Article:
Raby’s ﬁlm Assent is a more personal affair, a challenging autobiographical piece which looks like a traditional video game. The spectator takes the role of Raby’s father, guided by the ﬁlmmaker through the former’s very worst memory – a day soon after the military coup in Chile in 1973 when he witnessed the execution of a group of prisoners as an ofﬁcer in the military.
“VR is of course a tool for all sorts of story makers, but it is noticeable the enthusiasm with which it has been embraced in the activist space,” says Raby. “At least in its early days it has been quite a disruptive medium – one where you can gain attention just by making a piece of work. That won’t last forever, but it is important now, when the competition for eyeballs and attention is so vast.” Yet he does not entirely agree with Milk’s soundbite-friendly description of VR as the “ultimate empathy machine”. “VR as the ultimate empathy machine obscures what theatre has excelled at for ages,” he says.
This analogy with the theatre is one de la Peña also recognises: “VR is a whole new kind of spatial storytelling that has more in common with interactive, experiential theatre than traditional ﬁlmmaking,” she says. “The traditional notion of cutting doesn’t really apply in VR, since you can’t control your user’s point of view.”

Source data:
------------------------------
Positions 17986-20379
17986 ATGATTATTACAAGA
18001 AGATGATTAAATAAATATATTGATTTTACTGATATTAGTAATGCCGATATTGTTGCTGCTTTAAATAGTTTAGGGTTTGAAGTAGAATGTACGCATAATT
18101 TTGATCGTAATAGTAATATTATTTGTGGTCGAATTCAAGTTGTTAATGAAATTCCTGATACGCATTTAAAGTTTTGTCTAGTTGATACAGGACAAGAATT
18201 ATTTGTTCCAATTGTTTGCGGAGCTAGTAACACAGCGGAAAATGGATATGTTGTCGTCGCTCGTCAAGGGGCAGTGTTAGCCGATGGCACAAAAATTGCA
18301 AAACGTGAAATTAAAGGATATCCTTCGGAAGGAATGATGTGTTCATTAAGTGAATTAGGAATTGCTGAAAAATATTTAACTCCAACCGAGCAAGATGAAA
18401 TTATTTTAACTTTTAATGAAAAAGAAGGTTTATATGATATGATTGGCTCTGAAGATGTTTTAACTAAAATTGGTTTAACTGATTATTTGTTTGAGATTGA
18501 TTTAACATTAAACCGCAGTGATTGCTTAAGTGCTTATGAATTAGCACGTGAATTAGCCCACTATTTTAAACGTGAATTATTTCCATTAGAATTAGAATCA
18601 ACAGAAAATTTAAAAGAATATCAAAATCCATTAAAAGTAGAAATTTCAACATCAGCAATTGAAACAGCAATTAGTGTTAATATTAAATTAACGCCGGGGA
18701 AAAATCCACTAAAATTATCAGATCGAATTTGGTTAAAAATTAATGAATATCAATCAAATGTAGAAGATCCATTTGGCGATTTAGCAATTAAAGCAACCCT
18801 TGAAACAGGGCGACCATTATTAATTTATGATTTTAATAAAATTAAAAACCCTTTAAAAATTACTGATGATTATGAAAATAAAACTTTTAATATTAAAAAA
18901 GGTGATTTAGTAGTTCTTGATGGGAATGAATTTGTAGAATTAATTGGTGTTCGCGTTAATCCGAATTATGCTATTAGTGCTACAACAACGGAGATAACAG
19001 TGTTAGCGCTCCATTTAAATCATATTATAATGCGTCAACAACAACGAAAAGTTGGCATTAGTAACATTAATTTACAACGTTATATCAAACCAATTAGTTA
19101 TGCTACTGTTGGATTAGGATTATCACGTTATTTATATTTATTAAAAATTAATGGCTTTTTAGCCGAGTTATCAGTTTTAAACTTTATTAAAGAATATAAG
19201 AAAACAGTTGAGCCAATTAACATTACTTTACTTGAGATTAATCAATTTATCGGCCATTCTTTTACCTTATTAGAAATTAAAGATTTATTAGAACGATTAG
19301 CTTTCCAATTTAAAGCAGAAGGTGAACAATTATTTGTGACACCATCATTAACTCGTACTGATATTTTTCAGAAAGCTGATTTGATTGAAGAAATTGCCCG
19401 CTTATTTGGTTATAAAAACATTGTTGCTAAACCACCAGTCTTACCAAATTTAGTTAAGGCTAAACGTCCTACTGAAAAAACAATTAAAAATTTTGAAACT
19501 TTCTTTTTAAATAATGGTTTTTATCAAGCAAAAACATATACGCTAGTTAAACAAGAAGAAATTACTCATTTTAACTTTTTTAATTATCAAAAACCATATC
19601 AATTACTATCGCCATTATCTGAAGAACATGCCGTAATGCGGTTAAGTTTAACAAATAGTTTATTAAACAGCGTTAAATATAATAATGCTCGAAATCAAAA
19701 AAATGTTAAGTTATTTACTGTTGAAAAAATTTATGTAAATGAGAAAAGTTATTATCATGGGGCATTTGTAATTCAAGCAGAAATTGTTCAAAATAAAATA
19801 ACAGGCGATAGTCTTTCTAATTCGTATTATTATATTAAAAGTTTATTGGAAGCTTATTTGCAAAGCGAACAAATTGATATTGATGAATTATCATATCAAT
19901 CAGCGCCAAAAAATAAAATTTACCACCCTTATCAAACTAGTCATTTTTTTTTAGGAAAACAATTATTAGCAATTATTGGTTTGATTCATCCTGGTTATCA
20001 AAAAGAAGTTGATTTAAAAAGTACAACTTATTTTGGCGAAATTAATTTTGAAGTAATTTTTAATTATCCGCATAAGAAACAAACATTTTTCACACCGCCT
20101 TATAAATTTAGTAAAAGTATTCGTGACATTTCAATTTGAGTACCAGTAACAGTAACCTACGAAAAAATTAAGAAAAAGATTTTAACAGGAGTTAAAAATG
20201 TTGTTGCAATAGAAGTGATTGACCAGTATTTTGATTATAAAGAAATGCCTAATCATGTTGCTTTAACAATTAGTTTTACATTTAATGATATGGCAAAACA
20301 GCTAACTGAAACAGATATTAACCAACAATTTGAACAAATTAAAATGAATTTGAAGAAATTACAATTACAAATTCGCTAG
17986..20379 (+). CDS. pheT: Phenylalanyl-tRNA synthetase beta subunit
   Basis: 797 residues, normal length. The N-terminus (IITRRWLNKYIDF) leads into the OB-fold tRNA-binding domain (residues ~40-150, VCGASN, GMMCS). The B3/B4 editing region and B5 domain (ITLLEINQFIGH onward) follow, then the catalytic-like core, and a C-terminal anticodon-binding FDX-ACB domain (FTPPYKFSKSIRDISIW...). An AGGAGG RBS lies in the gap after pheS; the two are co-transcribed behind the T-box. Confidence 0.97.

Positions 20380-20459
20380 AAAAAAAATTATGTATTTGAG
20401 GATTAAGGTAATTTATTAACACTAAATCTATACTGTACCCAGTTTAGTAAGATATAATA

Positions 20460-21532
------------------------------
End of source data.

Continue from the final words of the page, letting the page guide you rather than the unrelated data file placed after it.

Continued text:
Raby, whose Melbourne-based production studio VRTOV is a nod to Soviet documentary pioneer Dziga Vertov, correlates the popularity of immersive events practised by the likes of the Punchdrunk theatre company to our collective desire for more complex narrative experiences in the digital age.
Heeding this call perhaps, the New York Times produced The Displaced – a VR documentary about three children who have fled their homes. The stories from South Sudan, Lebanon and the Ukraine revive an empathy that has seemingly been in short supply over years of dehumanising media treatment. One astonishing scene shows an aid airdrop from the point of view of a beneﬁciary on the ground. It’s among the best scenes to date in VR documentary.
At the light entertainment end of production, Oculus Story Studio – the creative arm of the VR hardware ﬁrm Oculus Rift – produced Henry, directed by former Pixar animator Ramiro López Dau, whose credits include Brave (2012) and Monsters University (2013). The ﬁlm, narrated by Elijah Wood, recounts the story of a cartoon hedgehog who has lost his friends. The relationship between Pixar and Oculus will be interesting to watch.
Mesmerising abstract pieces are emerging all the time, as designers, developers and artists begin to experiment and collaborate. One such piece, Tana Pura, is a psychedelic swirling lightshow – created by New York-based Mike Tucker and set to an original composition by Radiohead’s Jonny Greenwood – which explores the moments following death, and the transition of the soul into the afterlife.
Raby anticipates more work of this kind: “We’ll see a lot more variety in the narrative VR work that’s being created over the next 12 months than we have in the past couple of years.”